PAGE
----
And most important for emergencies, they grow from seed to sprout in three to five days! That means you can potentially plant your sprouts after the disaster has struck and eat them while you’re still sheltering in place (just make sure they're clean).
Check out this super-handy, self-contained sprout kit with everything you need (short of water) to immediately grow sprouts including seeds, stackable trays, and instructions for use.
How to Grow Your Garden
Now that we’ve covered some of the best seed for the crate, it’s time to talk about steps and best practices for growing them.
STEP 1: GET YOUR TOOLS
For smaller gardens, especially in an apartment where you have little space, minimalism is the key. Here are the very basic gardening tools you must have:
Hori Hori Gardening Knife – To keep your inventory light, you should start with a Hori Hori gardening knife. These little gems are multi-purpose: a gardening knife and trowel in one. What they give you is a narrow trowel with one sharp side for knife work. Many even come with inch and millimeter notches in the blade for measuring soil depth.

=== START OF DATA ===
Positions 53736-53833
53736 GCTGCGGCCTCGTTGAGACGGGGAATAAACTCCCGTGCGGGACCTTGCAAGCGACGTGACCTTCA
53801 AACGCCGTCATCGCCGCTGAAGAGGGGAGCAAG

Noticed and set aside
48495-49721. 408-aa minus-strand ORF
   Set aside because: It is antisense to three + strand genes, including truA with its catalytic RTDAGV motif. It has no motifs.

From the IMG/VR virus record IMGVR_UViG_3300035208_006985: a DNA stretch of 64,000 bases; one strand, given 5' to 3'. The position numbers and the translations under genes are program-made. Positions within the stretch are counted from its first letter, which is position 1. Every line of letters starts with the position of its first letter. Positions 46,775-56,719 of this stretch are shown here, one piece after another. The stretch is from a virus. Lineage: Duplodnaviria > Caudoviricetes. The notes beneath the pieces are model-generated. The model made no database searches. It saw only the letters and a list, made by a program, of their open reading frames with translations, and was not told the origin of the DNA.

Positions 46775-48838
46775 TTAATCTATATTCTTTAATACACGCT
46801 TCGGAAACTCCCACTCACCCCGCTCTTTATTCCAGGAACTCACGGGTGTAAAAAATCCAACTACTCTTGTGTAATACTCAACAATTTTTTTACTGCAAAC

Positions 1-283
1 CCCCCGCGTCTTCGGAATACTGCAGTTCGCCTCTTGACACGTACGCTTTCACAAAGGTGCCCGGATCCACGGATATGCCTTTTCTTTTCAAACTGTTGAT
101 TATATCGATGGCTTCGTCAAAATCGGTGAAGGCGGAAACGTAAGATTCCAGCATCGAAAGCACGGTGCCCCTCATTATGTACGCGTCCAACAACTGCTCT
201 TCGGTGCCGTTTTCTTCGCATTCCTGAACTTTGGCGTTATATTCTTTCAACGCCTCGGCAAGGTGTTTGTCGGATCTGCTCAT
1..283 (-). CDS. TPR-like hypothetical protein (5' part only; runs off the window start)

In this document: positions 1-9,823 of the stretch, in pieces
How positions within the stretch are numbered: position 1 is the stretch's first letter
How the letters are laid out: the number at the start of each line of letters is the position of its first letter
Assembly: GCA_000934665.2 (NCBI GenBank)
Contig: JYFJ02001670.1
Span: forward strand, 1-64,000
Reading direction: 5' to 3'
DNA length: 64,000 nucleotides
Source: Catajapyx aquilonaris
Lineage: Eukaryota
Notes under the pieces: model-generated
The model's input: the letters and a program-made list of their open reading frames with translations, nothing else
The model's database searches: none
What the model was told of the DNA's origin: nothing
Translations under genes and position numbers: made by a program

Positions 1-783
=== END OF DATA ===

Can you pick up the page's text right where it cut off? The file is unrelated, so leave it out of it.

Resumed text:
In the absence of tools items like a shovel, Gark, or oscillating hoe, this will be the foundation for your gardener’s toolbox. You’ll be using it for digging, manipulating and cutting soil, removing roots, and transferring plants if you need to.
Handheld fork hoe – You’ll be using your fork hoe to loosen the soil when you’re planting. It can also be used to help remove roots. Test it out in your hands—is the grip comfortable? Is it at a weight you feel you could handle for extended periods?
Bypass pruning shear – There are lots of types pf pruners, but if you’re choosing just one for a small garden, go with the popular “bypass” shear. These make a very clean cut with two blades that slide right over eachother like scissors, and are cut nicely with branches of an inch or less in diameter.
STEP 2: PREP THE CRATE
Because the InstaCrate is not made specifically for gardening, there are modifications you may have to consider to rig it for proper drainage.